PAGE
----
Cherwell Sunday paddle 11th March 2007

On a crisp and clear Sunday morning, a small group of intrepid kayakers and canoeists, comprising of Penny, Sara, Elwira and myself met at Sea Scouts for a trip down Sor Brook. However, due to very high river levels and excessive tree branches, that idea was scrapped, and instead we went down the Cherwell, between Clifton and Upper Heyford. Starting proved slightly problematic. The arch of the bridge was underwater, so we had to launch from the other side of the road, over a wall and through a small bog. A mere 20 minutes later, we were off! It was an absolutely stunning day, with sun and the smallest hint of small whispy clouds moving on a light breeze.

Despite this idyllic scene though, we soon ran into trouble. As the river was so high, all the branches that normally we could gracefully paddle under were squarely in our way. Less than a mile down-river from the put-in, and we were stuck. Luckily, help was at hand with a handsaw from Penny's canoe, and we forced our way through. Eagerly, we looked ahead, to see another tree blocking our route not 10 metres further down, with another after that! Undaunted, we cut our way through again, wishing we had the machete from Saturday's canoe safety test (at least, I know I was wishing). Finally, though, the river played its trump card, and blocked us entirely. There was nothing for it, we had to portage. At possibly the muddiest part of the bank. Typical.

However, we continued on with heads held high, and the trip progressed smoothly. Just after passing over a weir (which we only knew was there because of the slight ripples on the water & it was entirely under water!) we stopped for lunch, a rather brief affair as the wind had picked up, and it was chilly when not paddling. Further down, we saw the mill house that we had passed earlier in the car. There was a small wooden bridge that was underwater! Penny said that the river was at least 6 ft higher than normal. This did cause more problems where it had breached its banks and spilled out onto the water-meadows. The extra streams of water caused some very odd and frankly annoying currents.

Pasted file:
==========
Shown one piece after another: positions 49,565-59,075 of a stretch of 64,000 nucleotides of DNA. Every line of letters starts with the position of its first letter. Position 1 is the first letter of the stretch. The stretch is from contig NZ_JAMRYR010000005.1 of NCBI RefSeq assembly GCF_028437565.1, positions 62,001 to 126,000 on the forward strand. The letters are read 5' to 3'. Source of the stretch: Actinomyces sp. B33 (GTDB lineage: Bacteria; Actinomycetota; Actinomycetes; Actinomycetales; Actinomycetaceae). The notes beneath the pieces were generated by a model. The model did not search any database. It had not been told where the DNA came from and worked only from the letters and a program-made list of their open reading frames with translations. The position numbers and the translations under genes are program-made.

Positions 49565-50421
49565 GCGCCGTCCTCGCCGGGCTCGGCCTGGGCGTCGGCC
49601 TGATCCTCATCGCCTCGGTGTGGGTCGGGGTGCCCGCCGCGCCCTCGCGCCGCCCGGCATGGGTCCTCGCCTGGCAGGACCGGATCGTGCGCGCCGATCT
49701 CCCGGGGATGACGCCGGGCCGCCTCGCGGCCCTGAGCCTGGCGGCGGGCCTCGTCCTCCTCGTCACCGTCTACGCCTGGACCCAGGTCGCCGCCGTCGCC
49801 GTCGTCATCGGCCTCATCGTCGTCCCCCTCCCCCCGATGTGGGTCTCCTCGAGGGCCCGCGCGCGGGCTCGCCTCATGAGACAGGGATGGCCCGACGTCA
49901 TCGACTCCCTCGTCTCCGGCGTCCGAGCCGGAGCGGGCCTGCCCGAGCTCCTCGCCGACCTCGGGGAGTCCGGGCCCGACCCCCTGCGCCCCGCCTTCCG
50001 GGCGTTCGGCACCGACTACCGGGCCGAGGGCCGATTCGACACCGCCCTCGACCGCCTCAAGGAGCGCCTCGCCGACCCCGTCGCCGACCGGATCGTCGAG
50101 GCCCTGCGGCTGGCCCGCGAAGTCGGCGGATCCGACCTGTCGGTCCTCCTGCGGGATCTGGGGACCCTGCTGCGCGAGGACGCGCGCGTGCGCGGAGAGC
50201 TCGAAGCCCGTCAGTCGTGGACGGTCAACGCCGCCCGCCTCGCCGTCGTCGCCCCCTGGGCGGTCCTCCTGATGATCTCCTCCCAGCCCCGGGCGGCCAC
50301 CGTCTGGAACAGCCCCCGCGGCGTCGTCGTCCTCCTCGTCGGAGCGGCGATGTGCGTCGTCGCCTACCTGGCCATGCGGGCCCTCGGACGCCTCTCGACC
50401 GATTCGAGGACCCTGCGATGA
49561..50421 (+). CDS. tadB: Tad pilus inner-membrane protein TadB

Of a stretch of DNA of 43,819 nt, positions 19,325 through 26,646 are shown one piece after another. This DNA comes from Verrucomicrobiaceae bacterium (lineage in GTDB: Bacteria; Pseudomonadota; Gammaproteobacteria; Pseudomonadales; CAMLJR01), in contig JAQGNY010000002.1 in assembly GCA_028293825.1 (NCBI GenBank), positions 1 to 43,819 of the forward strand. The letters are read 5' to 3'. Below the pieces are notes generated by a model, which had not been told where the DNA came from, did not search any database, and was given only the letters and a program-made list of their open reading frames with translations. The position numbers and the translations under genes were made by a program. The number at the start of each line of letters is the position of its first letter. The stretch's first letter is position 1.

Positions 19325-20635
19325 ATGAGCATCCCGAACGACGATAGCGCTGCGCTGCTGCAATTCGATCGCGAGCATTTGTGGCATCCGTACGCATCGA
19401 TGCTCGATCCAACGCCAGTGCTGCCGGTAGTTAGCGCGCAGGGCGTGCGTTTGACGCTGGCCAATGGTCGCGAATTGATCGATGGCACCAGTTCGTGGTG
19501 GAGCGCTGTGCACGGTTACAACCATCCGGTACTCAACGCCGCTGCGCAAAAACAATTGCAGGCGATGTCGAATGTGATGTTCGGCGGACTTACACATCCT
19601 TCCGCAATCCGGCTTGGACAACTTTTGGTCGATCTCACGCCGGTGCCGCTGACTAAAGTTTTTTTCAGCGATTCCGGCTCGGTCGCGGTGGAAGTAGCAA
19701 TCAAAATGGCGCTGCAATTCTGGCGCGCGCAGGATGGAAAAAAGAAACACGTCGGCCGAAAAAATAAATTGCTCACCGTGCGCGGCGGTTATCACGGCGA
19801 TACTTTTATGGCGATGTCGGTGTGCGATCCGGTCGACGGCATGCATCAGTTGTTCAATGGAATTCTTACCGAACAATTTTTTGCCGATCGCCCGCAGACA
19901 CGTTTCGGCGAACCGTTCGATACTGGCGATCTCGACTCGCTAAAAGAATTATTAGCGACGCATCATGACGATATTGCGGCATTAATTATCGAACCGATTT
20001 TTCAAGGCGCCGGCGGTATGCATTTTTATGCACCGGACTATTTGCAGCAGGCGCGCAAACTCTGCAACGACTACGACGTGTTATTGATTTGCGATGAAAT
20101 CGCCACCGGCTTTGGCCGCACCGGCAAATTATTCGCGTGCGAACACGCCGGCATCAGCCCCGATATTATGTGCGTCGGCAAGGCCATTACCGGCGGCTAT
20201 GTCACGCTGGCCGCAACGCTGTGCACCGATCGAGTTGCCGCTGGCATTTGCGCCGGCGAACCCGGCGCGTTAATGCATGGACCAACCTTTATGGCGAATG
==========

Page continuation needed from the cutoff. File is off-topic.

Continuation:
Further on, there was a small weir that Penny said was private, and that someone had shouted at her when she had last gone down it. In defiance of this water-sport hater, we went down it. No one shouted. Relieved, we continued on, only to be stumped 20 metres downstream where we literally ran out of river. Being in the smallest kayak, I went under some barbed wire, across a bit of field and beneath a tree to get back on the river, but the others had to portage. It turned out that what we had thought was a low bank was in fact the very top of a bridge! The only clue was the water bubbling up from the other side.

Finally, on the last stretch home we had another portage because a small foot-bridge had about a foot of space underneath (although the flow was very good fun to play on for a while). I managed to leave my bung open when emptying my boat, so for the last bit I was slowly filling up. Almost unnoticeable though! As we came in sight of the canal again, yet more trees blocked our path. After hacking, slashing and breaking out way through the worst of it, one entire tree trunk stymied us completely, so we carried boats the final few metres. Penny and Sara drove back to collect the drop-off car, while Elwira and myself wondered if it was possible to drag the boats to the pub, just so we could keep our eye on them whilst having a sly pint! Too much effort, we decided, and settled down to watching barges.

Eventually we got back to Sea Scouts at around 5.00 PM, having gone a good 7 miles on the Cherwell. A lovely gentle paddle (as long as having twigs in your hair is OK!) and everyone had a great time!

- Seb Coombe